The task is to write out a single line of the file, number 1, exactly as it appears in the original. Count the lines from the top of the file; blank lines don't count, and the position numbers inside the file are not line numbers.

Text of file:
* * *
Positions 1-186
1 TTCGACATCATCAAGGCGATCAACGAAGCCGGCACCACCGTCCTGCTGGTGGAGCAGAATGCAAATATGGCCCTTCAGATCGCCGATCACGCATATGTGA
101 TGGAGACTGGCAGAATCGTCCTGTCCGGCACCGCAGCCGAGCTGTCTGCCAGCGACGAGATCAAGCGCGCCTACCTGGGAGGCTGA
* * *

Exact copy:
Positions 1-186